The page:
Those expecting another GTA game will actually be disappointed. I'd still classify L.A. Noire as an open-world game, but the only free-roam part has you driving around, locating real landmarks in 1940s Los Angeles, answering to street crimes that come over the police radio. Those expecting to start murdering random pedestrians and seeing how many cars they can blow up should just pop in their copy of GTA IV, as that's just not possible. You're a cop, remember?
L.A. Noire is not gaming perfection, however. For all the gushing I've done above, the action sequences peppered in generally land with a resounding meh, as it's been done before in other games and done better, especially in other Rockstar games. If the LAPD thing doesn't work out for Cole, he should consider a career as a distance runner. The guy can run for hours, that's for sure. I'm willing to let the pedestrian action scenes slide, as it's clear they're not the focus of the game. They let you skip most of them for a reason. Truth is, it's really not much of a game, but I can't really call that a knock on it when I couldn't put the controller down until the main story line was finished.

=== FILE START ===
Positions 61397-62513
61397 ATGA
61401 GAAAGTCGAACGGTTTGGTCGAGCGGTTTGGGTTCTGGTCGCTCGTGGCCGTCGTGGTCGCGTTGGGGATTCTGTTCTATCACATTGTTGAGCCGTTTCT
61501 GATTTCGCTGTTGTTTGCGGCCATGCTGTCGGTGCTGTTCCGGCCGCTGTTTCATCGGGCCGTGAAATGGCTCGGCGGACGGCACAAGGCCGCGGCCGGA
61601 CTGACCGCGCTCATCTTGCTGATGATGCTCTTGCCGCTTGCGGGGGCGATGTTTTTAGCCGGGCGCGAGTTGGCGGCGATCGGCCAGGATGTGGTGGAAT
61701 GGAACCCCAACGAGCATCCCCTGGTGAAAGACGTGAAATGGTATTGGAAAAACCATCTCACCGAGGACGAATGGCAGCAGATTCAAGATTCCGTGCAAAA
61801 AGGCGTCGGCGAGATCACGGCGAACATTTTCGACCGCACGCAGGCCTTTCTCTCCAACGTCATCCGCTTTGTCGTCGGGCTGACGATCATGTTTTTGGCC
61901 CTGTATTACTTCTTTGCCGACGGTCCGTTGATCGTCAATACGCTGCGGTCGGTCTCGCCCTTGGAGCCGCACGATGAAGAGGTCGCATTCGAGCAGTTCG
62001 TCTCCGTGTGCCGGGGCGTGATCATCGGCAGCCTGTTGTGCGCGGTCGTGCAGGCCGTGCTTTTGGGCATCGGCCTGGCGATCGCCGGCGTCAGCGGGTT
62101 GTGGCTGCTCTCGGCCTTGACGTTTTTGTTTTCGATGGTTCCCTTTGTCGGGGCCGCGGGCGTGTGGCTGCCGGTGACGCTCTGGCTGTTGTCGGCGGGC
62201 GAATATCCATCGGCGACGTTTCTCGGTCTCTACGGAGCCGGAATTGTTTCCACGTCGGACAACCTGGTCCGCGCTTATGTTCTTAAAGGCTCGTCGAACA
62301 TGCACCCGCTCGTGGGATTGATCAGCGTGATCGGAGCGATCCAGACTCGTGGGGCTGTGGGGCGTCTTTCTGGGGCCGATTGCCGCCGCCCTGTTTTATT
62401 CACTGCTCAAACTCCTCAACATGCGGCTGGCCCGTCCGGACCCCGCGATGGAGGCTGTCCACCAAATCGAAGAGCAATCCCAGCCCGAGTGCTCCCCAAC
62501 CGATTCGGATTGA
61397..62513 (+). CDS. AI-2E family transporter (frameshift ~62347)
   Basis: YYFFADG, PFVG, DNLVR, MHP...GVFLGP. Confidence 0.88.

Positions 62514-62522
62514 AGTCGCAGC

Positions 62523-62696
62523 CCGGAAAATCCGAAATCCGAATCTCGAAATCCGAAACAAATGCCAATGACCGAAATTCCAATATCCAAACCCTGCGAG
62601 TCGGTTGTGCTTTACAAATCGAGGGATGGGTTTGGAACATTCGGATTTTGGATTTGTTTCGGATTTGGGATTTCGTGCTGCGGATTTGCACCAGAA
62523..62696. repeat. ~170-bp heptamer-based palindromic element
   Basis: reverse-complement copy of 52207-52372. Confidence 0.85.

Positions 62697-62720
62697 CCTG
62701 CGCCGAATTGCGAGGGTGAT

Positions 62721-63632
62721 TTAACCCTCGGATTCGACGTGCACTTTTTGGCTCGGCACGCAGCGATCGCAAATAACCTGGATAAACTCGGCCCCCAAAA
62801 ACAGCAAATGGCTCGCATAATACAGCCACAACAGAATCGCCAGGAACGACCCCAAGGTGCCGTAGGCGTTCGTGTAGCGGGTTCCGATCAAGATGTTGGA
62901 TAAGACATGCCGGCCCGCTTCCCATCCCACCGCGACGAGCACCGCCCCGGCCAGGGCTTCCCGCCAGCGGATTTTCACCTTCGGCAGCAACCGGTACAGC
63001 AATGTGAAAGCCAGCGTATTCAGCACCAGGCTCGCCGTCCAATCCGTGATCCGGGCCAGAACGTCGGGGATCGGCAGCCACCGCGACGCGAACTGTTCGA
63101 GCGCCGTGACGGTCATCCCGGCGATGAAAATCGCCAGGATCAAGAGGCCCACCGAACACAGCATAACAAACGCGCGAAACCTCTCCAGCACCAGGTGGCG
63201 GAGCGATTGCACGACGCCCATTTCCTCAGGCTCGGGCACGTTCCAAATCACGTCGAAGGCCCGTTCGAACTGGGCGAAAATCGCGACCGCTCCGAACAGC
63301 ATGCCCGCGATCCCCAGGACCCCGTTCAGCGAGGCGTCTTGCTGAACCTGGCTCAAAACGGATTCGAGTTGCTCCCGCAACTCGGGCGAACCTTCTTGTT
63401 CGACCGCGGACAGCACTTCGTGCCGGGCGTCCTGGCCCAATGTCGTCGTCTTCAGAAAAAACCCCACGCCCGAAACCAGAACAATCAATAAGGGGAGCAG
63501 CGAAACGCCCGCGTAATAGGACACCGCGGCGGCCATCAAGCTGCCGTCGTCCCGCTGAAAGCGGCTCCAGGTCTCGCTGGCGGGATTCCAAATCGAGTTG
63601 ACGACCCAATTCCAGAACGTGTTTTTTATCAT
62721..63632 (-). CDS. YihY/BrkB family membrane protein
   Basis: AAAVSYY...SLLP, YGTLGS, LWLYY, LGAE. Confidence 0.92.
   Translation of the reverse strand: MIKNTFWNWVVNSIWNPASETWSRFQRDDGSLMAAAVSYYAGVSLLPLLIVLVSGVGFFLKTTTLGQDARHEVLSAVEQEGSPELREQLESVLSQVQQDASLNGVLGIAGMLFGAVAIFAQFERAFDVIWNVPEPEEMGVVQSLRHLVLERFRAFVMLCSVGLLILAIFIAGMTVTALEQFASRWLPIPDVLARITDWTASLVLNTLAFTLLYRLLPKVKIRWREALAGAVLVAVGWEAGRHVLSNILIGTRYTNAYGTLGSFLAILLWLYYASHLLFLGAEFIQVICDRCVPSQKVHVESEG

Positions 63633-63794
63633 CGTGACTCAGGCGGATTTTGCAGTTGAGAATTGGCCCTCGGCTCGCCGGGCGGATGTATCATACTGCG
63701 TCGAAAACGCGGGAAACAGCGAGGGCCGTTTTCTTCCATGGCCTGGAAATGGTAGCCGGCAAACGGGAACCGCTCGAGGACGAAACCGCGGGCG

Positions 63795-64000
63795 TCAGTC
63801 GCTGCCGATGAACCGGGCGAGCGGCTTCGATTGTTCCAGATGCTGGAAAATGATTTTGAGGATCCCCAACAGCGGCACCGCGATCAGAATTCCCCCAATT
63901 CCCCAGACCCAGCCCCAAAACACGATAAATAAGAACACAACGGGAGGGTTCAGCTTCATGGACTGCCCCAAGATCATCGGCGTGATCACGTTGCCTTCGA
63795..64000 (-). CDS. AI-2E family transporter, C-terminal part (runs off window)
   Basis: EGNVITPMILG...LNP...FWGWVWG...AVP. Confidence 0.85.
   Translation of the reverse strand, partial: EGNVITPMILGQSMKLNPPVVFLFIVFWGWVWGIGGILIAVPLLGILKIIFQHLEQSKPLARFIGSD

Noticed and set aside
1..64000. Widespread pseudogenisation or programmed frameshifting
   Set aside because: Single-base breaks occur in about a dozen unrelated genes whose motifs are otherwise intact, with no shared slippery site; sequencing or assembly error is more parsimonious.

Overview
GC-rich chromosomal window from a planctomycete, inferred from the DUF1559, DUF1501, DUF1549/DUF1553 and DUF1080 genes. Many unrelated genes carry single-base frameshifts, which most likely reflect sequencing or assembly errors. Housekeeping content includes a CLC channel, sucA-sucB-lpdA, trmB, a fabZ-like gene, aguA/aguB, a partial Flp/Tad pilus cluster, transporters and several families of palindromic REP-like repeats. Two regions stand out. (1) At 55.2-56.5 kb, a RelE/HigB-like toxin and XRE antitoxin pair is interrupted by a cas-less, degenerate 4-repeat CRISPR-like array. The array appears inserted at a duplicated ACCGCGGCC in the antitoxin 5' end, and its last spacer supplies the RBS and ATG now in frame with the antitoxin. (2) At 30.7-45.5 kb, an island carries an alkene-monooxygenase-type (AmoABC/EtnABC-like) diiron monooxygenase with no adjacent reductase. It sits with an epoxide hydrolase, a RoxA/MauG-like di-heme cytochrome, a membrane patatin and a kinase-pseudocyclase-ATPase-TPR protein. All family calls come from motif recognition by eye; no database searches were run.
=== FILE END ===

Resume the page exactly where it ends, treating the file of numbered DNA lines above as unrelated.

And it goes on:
What Rockstar and primary developer Team Bondi have done with L.A. Noire is nothing short of remarkable. The landmark face capture technology has set the bar for all future games (we're looking at you, Bioware), and while those seeking Grand Theft Auto V will have to look elsewhere, those who want a fascinating story written and acted well will find what they're looking for.